Certain directional anatomical terms appear throughout this and any other anatomy textbook ([link]). These terms are essential for describing the relative locations of different body structures. For instance, an anatomist might describe one band of tissue as “inferior to” another or a physician might describe a tumor as “superficial to” a deeper body structure. Commit these terms to memory to avoid confusion when you are studying or describing the locations of particular body parts.
A section is a two-dimensional surface of a three-dimensional structure that has been cut. Modern medical imaging devices enable clinicians to obtain “virtual sections” of living bodies. We call these scans. Body sections and scans can be correctly interpreted, however, only if the viewer understands the plane along which the section was made. A plane is an imaginary two-dimensional surface that passes through the body. There are three planes commonly referred to in anatomy and medicine, as illustrated in [link].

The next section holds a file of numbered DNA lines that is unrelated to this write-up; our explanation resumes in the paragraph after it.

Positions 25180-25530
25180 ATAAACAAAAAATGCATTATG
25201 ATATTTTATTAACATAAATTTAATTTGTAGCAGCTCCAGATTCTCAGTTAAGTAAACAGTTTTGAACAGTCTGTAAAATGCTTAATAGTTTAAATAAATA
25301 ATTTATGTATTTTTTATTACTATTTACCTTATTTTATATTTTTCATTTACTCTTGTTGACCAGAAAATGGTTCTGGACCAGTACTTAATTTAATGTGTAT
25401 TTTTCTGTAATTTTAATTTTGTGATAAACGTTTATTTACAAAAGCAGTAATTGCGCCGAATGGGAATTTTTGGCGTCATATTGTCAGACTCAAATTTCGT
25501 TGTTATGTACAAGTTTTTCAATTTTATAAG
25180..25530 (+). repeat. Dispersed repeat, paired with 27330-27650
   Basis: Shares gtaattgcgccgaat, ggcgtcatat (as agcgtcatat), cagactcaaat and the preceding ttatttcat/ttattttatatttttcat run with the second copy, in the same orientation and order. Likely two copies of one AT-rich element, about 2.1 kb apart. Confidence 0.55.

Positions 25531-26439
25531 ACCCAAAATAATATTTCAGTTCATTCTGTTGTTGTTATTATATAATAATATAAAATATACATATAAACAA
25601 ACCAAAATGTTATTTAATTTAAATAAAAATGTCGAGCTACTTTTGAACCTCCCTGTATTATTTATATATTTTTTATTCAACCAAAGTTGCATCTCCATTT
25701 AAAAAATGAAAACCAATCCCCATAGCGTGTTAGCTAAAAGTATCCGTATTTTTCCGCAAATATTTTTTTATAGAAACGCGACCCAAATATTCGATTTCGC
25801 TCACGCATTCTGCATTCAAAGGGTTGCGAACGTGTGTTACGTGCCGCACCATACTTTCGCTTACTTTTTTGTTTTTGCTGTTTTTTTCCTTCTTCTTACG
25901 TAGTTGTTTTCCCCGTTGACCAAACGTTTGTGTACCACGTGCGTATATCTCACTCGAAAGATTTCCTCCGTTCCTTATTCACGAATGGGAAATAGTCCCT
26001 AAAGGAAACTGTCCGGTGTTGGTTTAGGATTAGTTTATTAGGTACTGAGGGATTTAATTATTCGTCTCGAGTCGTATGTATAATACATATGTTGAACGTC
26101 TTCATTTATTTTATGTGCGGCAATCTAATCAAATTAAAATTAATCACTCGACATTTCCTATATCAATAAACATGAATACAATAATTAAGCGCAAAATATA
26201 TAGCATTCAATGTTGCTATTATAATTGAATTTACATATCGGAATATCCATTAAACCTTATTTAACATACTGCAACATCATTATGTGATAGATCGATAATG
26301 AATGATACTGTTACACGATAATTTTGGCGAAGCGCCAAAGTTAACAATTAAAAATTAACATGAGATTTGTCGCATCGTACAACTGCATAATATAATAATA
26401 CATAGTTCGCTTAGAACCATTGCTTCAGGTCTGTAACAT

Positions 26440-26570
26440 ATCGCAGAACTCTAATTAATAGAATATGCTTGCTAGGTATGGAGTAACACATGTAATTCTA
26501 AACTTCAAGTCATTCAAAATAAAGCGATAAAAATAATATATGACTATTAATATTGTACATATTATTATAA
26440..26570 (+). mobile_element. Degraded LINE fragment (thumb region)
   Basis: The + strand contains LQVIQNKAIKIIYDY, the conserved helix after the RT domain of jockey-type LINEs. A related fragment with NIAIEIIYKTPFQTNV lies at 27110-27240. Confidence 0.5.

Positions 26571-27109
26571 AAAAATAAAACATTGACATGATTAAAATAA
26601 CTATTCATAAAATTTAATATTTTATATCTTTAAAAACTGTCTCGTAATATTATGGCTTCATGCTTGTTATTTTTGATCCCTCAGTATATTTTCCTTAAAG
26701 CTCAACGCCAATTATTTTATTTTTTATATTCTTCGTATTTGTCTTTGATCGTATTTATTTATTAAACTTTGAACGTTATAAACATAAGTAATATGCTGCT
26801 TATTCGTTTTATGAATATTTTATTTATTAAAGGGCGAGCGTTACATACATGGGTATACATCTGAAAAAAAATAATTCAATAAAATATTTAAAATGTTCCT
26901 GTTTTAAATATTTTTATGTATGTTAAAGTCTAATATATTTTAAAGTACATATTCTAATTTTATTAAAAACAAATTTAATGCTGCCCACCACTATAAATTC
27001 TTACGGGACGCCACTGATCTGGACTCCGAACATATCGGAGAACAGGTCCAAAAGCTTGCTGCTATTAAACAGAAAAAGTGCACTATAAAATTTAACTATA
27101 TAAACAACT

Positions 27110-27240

The body maintains its internal organization by means of membranes, sheaths, and other structures that separate compartments. The dorsal (posterior) cavity and the ventral (anterior) cavity are the largest body compartments ([link]). These cavities contain and protect delicate internal organs, and the ventral cavity allows for significant changes in the size and shape of the organs as they perform their functions. The lungs, heart, stomach, and intestines, for example, can expand and contract without distorting other tissues or disrupting the activity of nearby organs.
The posterior (dorsal) and anterior (ventral) cavities are each subdivided into smaller cavities. In the posterior (dorsal) cavity, the cranial cavity houses the brain, and the spinal cavity (or vertebral cavity) encloses the spinal cord. Just as the brain and spinal cord make up a continuous, uninterrupted structure, the cranial and spinal cavities that house them are also continuous. The brain and spinal cord are protected by the bones of the skull and vertebral column and by cerebrospinal fluid, a colorless fluid produced by the brain, which cushions the brain and spinal cord within the posterior (dorsal) cavity.